UPDATE: Most Americans don't grok diff between INDIVIDUAL and GROUP markets...
The Kaiser Family Foundation released their monthly tracking poll today. In addition to the usual questions about the ACA (spoiler: Republicans generally don't like it, Democrats generally do, and there's absolutely no consensus about what the public wants to do about it anyway), they also mixed things up a bit by asking timely questions about the Zika virus and increasing insurance policy premiums.
Here's the one which I find the most depressing...but also the least surprising:
Overall, nearly nine in ten (88 percent) Americans say they are concerned about increases in the amount people pay for their health insurance premiums. This is followed closely by the percent who are concerned about increases in the costs of deductibles (85 percent), increases in what the nation as whole spends on health care (83 percent), and increases in prescription drug costs (82 percent). Fewer but still large majorities of insured Americans are concerned about increases in spending on government health insurance programs (74 percent) and increases in the amount employers pay for their employees’ premiums (71 percent).
...Despite the fact that 83 percent of the public say they have heard or read recent news about rising costs of health insurance premiums, individuals are uncertain about who and which plans are affected. Half of individuals (52 percent) say the reports have been about all insurance plans, 16 percent say the reports have been about just employer-sponsored plans, and one in ten say the news has only been about ACA Marketplace plans.
83% have heard about rate hikes, of which 68% think that those reports are referring to either employer-sponsored coverage or the entire private market. That's 56% of all respondants who are under the impression that the 22% average requested (NOT approved, yet) rate hikes for 2017 which they keep reading about here and elsewhere apply to about 172 million people when, in fact, that average only applies to those enrolled in the INDIVIDUAL MARKET...which amounts to around 20.5 million, according to the latest estimate from Mark Farrah Associates.
In fact, it's even fewer than that, because some portion of that market is made of transitional/grandfathered policy enrollees, which I've estimated to be perhaps 2 million people, give or take. That brings the number of people who will potentially be impacted by these particular rate hikes--that is, those enrolled in ACA-compliant private policies--down to around 18.5 million or so. Even then, around half of those folks are receiving APTC financial assistance, which means that their actual premiums will be impacted to a far lesser extent. It's the other 9 million or so folks who need to be directly concerned.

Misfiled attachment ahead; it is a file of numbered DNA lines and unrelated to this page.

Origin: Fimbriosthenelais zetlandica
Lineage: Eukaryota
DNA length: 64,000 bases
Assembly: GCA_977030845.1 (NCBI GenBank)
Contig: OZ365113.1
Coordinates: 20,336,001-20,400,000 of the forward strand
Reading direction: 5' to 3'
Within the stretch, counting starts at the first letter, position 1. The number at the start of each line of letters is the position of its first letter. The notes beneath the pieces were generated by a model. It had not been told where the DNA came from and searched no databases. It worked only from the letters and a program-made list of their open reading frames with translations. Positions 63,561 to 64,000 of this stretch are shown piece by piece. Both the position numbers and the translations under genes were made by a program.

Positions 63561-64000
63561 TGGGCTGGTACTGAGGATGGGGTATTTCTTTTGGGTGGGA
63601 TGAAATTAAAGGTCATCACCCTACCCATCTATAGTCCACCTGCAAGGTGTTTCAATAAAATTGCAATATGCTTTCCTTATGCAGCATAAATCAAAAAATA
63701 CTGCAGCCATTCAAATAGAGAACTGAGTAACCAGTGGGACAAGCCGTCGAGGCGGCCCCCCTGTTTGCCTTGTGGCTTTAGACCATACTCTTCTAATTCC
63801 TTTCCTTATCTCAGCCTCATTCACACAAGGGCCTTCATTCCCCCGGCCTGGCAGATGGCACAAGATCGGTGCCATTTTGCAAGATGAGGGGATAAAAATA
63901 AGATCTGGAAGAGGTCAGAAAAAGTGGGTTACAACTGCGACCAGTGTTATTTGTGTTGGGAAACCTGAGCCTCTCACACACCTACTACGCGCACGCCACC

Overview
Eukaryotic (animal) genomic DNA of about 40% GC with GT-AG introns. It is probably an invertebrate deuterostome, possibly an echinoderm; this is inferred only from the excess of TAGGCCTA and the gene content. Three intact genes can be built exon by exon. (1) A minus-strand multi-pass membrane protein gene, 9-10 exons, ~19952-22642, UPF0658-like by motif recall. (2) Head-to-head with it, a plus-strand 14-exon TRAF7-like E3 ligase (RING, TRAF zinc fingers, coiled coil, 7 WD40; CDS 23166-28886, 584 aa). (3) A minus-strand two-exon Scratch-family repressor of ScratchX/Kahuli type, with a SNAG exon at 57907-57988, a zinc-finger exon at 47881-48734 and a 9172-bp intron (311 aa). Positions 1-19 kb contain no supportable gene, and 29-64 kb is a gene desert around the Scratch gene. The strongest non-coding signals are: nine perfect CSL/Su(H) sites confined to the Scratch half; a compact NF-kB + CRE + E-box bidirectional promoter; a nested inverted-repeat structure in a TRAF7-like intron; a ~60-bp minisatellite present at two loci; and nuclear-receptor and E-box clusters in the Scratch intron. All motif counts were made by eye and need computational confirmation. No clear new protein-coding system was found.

Now, none of this means that ESI or non-ACA compliant plans aren't seeing some rate increases as well...but those that's not at all what any of the screaming headlines have been about. Besides, small group rate hikes
(the small group market is roughly the same size as the indy market, around 17 million in 2013, likely a couple million higher by now) are coming out as much lower than the individual market anyway, and in some cases are even dropping on average. For instance:
UPDATE: Huh. OK, apparently I was wrong about the size of the small group market. According to Mark Farrah Associates, the small group market actually shrank from 16.7 million in 2013 to just 13.5 million in 2015, around a 3.2 million drop. HOWEVER, the total employer (group) market seems to have actually grown a bit (around 177 million in 2014, 175 million in 2015 and 178 million in 2016), according to Farrah, anyway.
- In Oregon, small group premiums will be DROPPING by 0.5% on average next year (vs. 24.2% on the individual market)
- In Michigan, the largest carrier in the state, BCBSMI, is requesting a modest 2.9% rate hike on the sm. group market (vs. 17.2% on the individual market)
- In Idaho, the weighted average rate hike request on the sm. group market is just 5% (vs. 27% on the indy market)
- In Connecticut, the weighted avg. rate hike request on the sm. group market is 14.3%, which is still 1/3 lower than the 21.3% requested on the indy market.
- Florida: 17.7% on the indy market, 9.6% on the small group market.
- District of Columbia: I haven't done a weighted average on the sm. group market yet, but the requests range from 0% to 11% average increases, so the overall average is likely in the single digits (the indy market averages 8.9%).
- Vermont: The individual and small group market risk pools are combined, so the 8.3% average increase applies to both of them.
- New York: 12.0% requested on the sm. group market vs. 17.3% on the indy market.
- Maryland: No weighted average on the sm. group market, but the requests range from 0.1% to 7.4%, so that's likely around 5% at most (vs. 15.0% indy).
The ACA-compliant indy and small group markets each contain around 18-19 million people apiece. In the above 9 states, the (unweighted) average is roughly 17.4% on the individual market vs. around 7-8% on the small group market. In other words, requested rate hikes are averaging less than half as much for small business plans than on individual plans. Assuming this is representative nationally (and again, this is just some back-of-the-envelope math), this suggests that carriers are requesting an average rate hike of around 9-10% for small group plans next year vs. the 21.7% average individual market request.
I cannot stress enough, however, that I haven't done nearly as much number-crunching for the small group plans as I have on the indy market; if I can find the time to so methodically I will, but in the meantime this should be a pretty good ballpark estimate.
I should also note that none of the above applies to the LARGE group market, which makes up an additional whopping 100 million or so people nationally. I haven't even tried to crunch the lg. group numbers.